COVID-19 has turned everything we do on its head, everything.
What is almost unimaginable however, is that one of the most respected events on Australia’s yearly calendar, ANZAC Day, will this year be commemorated without the time-honoured Dawn Services, street marches and endearing, flag-waving crowds stretched along the parade routes around our nation. No one could have imagined that this revered annual chapter in the Australian story would ever pass without the news-leading fanfare it has marked for more than a century.
Yes, the last of our World War I diggers have now long passed and even those who remain from World War II are in their 90s, but Australia never forgets ANZAC Day, regardless of how it will be differently commemorated on April 25, 2020, both here and in the lands where Australian forces served so admirably.
With that in mind, we wanted to share the story behind an exciting project that NEC was invited to lead at the invitation of the Australian War Memorial in Canberra.
It is about what has become known as the ‘Lost Soldiers’ and it goes like this …
In 1916, at the height of the fighting on the Western Front, an enterprising farming couple, Louis and Antoinette Thuillier, purchased a camera and decided to set up a makeshift studio in their home village of Vignacourt in Northern France. Vignacourt was a village where Australian soldiers and others would seek relief, a warm bath and consult and console, behind the front line. Many would use the time to recover for a few days before they would being called back into action.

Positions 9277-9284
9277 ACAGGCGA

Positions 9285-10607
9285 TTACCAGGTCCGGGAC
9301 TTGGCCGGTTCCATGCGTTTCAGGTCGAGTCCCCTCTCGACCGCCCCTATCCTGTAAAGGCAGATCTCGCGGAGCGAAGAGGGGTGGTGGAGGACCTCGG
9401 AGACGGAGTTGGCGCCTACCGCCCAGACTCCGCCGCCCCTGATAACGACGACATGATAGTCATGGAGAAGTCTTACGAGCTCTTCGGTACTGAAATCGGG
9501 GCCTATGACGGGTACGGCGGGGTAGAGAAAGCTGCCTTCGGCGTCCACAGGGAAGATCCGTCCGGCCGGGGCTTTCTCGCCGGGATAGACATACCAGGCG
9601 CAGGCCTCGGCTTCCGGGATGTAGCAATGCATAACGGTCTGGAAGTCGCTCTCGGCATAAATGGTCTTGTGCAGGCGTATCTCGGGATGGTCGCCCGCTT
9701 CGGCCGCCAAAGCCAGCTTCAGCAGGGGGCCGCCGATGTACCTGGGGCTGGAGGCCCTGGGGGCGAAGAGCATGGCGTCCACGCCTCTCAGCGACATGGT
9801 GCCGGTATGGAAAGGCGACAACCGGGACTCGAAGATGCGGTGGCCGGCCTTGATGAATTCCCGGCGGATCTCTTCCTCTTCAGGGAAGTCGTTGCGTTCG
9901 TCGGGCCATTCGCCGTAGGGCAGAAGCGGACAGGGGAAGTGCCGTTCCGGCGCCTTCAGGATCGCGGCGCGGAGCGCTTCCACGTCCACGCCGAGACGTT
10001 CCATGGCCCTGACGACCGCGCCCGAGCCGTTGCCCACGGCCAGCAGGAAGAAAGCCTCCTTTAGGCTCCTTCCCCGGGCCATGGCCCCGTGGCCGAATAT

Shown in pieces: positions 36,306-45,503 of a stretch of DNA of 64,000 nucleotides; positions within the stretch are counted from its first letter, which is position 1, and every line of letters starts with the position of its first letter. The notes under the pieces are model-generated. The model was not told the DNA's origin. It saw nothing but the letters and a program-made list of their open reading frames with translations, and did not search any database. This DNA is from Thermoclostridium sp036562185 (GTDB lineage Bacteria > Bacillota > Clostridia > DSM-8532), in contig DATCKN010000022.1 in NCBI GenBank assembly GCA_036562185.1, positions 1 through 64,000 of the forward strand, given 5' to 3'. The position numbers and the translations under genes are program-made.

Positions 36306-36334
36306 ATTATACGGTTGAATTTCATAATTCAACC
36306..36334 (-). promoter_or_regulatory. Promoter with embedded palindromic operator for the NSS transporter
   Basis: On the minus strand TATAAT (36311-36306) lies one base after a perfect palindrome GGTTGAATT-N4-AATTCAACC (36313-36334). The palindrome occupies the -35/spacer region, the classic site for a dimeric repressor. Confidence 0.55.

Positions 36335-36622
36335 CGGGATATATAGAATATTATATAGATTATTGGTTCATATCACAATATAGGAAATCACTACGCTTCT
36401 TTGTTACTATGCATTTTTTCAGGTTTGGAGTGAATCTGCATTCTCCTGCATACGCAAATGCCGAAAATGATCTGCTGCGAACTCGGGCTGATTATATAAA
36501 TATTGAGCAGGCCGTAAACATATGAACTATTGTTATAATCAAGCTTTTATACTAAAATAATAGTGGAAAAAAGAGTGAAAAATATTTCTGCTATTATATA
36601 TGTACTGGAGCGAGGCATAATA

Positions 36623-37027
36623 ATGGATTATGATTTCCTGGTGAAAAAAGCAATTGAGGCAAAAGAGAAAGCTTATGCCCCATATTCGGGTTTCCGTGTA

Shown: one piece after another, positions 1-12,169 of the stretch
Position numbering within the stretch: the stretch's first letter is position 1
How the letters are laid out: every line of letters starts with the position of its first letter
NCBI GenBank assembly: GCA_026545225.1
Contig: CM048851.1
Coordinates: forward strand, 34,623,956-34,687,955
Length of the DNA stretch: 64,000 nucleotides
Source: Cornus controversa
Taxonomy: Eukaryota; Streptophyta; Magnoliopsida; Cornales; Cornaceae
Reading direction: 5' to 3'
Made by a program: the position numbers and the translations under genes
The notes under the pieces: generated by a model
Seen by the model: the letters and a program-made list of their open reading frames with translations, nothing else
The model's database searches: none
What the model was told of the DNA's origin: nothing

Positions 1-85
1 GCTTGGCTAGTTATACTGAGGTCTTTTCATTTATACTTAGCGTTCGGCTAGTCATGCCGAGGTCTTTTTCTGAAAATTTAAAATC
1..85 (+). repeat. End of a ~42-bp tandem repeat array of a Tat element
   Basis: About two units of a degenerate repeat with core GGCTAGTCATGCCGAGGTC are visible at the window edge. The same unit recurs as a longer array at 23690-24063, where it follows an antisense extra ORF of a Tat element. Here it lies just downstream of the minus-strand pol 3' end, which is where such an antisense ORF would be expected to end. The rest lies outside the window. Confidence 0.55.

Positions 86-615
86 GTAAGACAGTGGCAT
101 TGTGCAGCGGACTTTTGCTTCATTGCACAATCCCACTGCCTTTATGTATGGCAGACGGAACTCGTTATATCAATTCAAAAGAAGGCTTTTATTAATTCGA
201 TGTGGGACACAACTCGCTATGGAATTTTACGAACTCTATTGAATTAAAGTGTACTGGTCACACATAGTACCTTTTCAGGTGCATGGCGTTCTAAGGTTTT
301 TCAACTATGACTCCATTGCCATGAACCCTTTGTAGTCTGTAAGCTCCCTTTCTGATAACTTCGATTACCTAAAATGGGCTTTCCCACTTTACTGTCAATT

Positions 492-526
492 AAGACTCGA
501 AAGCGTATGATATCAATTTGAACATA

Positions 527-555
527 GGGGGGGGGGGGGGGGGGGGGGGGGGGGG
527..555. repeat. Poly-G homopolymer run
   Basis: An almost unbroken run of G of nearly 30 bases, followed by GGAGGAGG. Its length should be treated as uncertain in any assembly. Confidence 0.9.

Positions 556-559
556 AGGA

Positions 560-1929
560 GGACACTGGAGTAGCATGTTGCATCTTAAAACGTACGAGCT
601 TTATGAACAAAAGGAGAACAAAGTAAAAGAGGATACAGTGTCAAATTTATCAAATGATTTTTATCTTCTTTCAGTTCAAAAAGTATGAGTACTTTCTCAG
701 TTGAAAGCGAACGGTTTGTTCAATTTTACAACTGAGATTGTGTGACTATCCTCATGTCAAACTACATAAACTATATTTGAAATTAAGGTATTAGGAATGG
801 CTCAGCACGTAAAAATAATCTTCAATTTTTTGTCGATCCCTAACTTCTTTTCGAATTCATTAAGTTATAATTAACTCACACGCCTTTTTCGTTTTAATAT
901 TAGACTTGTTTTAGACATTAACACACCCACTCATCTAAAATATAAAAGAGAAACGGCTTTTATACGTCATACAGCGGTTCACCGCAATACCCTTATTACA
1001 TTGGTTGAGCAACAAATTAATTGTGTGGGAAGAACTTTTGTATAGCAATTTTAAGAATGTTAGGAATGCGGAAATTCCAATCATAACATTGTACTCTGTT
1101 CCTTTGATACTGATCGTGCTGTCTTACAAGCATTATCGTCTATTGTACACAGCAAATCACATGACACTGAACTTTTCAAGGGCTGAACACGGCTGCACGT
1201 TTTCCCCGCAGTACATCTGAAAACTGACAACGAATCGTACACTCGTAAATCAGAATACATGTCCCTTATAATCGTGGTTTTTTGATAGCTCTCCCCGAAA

Private William Fitch at Recruitment (Courtesy Australian War Memorial)
The Thuilliers would take the opportunity to photograph these men and women. Some in single portrait form, some in dozens, and some with even more than 100 of their mates in the open air. They would print the images from glass negatives into postcards, which the Diggers could write on and send home to their families, always desperate for news of their loved ones so far away.
At the end of the war in 1918, the photographs taken by the Thuilliers would be packed away in a trunk in the attic of their barn. Not one of the images labelled with anyone’s name. That was until the early 2010s, when an Australian television documentary team (Seven Network), became aware of the existence of the Thuillier Collection, and set about locating it.
Locate it they did. Many of the images, despite the ravages of time and exposure to the elements, were in excellent condition. There were something like 4,000 negatives uncovered. A large proportion of the surviving images were purchased by a well-known Perth-based philanthropist and donated to the Australian War Memorial in Canberra.
The challenge now was for the new custodians to identify those people in the images. A national roadshow dubbed; “Remember Me: the lost diggers of Vignacourt” was mobilised at chosen locations around the nation. That only produced a handful of potential matches by observant and hopeful descendants of Diggers who had served on the Western Front.
Seven more years of painstaking manual identification by the dedicated research team at the Australian War Memorial resulted in only a small number of potential positive matches against two other archival collections. However, these remained a small fraction of the images which made up the “Vignacourt Collection”.
Enter NEC Australia